Nose bleeding often looks scary. It should be noted that in most cases nasal bleeding is not serious and can be stopped quite easily. There are two types of nosebleed: anterior nosebleeds (from a blood vessel at the front of the nose) and posterior nosebleeds (from the back of the nose).
More than 90% of all nosebleeds are of the first type. They are called ‘anterior’ as the bleeding is from the blood vessels located in the front part of the nose. Generally, these nosebleeds are easily managed and can be treated at home.
Less common – about 10% of all cases – are the posterior nosebleeds. They tend to affect elderly people. The source of bleeding are larger blood vessels located in the back of the nose.
Stopping this type of bleeding can be difficult for which reason they can pose a threat to life and usually require hospitalization and treatment by an otolaryngologist.
Nosebleeds occur more often in winter, especially in dry air and cold weather. The problem can appear at any age, but more often in pre-school and junior school.
The cost of surgery*
280 000 rubles. ( ≈ 4100 $)
In some cases, nosebleeds may occur due to minor external causes like violently blowing your nose while suffering from rhinitis or sinusitis. The strain and local pressure increase provoke the onset of bleeding. This is why people affected by this problem should avoid frequent or forced sneezing or blowing their nose.
To stop the bleeding, follow the below recommendations:
When the bleeding stops, remember the following important points:
Minor nosebleeds stop by themselves and do not require any treatment. If the bleeding source is a superficial blood vessel, the doctor can cauterize it with a special chemical compound.
In more complicated cases, a special procedure called anterior nasal packing may be required to stop the bleeding. The idea is to create pressure inside the nostrils to stop the bleeding. There are various types of dressings, from gauze balls impregnated with Vaseline to special polymeric materials called synthetic sponges, which expand when moistened. The decision on which material should be used is taken by the doctor.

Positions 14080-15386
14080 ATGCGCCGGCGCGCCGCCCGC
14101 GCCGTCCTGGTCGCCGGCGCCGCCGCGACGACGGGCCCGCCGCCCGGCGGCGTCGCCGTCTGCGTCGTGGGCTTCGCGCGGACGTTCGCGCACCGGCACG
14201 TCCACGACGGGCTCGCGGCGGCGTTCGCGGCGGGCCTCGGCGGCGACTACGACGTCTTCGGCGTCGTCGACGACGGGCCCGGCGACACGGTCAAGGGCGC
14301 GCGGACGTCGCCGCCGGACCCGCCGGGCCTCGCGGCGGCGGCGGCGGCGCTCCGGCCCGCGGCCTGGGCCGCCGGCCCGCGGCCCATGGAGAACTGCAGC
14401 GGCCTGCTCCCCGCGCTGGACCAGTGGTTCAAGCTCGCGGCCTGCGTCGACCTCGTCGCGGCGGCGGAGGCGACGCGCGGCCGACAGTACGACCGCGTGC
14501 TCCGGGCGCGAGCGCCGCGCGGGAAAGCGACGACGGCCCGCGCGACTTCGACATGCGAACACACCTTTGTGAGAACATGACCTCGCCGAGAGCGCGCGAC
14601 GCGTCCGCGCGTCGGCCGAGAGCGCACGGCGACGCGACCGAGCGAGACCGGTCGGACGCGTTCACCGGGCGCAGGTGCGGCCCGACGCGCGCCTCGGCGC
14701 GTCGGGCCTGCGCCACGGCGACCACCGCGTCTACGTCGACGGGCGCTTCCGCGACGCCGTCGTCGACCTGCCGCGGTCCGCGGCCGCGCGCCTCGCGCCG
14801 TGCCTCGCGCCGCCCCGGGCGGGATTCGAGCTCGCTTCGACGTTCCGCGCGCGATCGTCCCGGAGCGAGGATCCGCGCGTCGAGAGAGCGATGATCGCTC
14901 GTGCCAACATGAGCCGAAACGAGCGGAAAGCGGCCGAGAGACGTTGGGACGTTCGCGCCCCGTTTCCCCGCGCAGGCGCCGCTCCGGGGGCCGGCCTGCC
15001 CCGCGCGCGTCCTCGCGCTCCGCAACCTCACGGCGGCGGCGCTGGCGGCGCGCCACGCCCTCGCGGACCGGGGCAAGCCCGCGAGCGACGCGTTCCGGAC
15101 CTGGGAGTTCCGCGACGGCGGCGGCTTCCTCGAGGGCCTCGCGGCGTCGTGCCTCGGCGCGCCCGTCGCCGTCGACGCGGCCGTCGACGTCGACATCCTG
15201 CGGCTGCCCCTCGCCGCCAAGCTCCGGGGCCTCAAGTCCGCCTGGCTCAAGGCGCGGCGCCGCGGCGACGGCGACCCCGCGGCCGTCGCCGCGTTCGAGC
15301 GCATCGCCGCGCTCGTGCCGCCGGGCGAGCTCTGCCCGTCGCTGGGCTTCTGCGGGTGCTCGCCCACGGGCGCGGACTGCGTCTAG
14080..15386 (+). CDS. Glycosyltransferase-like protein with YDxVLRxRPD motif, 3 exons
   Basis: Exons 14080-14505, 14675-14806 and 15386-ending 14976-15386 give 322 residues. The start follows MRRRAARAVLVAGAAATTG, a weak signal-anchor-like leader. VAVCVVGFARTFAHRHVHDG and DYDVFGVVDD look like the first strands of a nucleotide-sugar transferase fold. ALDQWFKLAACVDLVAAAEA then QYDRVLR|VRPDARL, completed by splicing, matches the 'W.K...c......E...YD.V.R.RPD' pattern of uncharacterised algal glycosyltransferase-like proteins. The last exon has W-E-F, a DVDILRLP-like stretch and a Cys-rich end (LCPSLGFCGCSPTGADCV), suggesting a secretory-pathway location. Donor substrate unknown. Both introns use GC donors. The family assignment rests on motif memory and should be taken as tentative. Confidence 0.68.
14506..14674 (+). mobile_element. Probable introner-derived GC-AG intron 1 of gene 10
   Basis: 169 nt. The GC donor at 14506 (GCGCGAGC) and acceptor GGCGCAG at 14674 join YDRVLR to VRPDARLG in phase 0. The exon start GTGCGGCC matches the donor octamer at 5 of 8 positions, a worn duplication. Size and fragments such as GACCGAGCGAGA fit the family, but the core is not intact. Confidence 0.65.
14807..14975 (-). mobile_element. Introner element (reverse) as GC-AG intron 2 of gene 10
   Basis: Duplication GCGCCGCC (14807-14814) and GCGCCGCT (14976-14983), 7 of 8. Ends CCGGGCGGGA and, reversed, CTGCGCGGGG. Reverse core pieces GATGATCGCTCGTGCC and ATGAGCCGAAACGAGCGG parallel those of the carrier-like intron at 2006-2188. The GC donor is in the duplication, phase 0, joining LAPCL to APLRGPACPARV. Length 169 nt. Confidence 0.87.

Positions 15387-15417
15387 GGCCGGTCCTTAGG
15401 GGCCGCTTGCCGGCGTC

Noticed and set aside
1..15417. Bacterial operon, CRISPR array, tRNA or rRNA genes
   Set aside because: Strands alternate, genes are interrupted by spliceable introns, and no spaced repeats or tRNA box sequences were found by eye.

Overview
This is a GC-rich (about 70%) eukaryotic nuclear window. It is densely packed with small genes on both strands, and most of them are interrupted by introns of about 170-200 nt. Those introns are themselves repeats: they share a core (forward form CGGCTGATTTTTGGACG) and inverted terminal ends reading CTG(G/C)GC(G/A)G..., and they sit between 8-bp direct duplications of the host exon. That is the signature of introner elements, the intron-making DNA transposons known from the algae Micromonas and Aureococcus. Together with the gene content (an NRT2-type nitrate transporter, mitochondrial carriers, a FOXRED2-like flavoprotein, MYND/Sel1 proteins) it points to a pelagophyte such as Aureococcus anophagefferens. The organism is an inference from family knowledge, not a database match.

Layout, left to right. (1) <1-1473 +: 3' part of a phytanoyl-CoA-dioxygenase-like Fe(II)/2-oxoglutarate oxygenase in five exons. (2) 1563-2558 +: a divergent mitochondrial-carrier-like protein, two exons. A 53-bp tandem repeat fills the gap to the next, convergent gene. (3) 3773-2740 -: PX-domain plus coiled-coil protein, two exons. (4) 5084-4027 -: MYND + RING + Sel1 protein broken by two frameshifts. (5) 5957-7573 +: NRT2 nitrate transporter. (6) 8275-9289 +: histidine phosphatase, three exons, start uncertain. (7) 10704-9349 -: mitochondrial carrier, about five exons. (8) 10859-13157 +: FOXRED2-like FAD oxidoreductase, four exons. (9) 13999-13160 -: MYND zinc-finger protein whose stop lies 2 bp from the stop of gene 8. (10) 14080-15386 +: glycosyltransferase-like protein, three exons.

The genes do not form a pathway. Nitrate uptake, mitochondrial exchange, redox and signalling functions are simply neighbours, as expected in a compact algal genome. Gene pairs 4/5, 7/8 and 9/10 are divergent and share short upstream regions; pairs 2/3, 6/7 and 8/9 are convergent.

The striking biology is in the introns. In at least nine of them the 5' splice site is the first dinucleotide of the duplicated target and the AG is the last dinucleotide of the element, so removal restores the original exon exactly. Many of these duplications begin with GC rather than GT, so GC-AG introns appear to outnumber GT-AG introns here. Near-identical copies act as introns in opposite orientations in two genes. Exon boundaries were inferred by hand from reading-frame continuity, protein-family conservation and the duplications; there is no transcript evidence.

The nasal packing procedure is performed both in hospitals and in outpatient clinics, after which the patient goes home with the pack. As the pack blocks outflow from the nasal sinuses, a prophylactic dose of antibiotics is administered to prevent infection. The packs are usually left in the nasal cavities for 24-72 hours.
Posterior nose bleeding usually does not stop by itself and requires hospitalization. The doctor performs posterior nasal packing, which can be very uncomfortable. To eliminate discomfort, sedative and anaesthetic drugs are administered. The posterior nasal packing lasts for 48-72 hours. If bleeding does not stop, surgical procedures are used.
Nosebleeds can occur within the first few days after nose surgery. A sign of excessive bleeding is rapid (every few minutes) impregnation with blood of napkins placed in the nose. Severe bleeding when blood gushes from the nose or pours down the throat is a very rare phenomenon associated with an impairment of the blood coagulation system. Bleeding usually occurs within the first two days or the first weeks after surgery. If blood loss continues, the patient should seek help from a specialist. Chronic nosebleeds are a consequence of improperly performed rhinoplasty. Therefore, it is important to seek help from a skilled plastic surgeon.
After the cause of nosebleeds is established (after examination by an ENT doctor and additional examinations), a treatment is prescribed, which may include the following methods: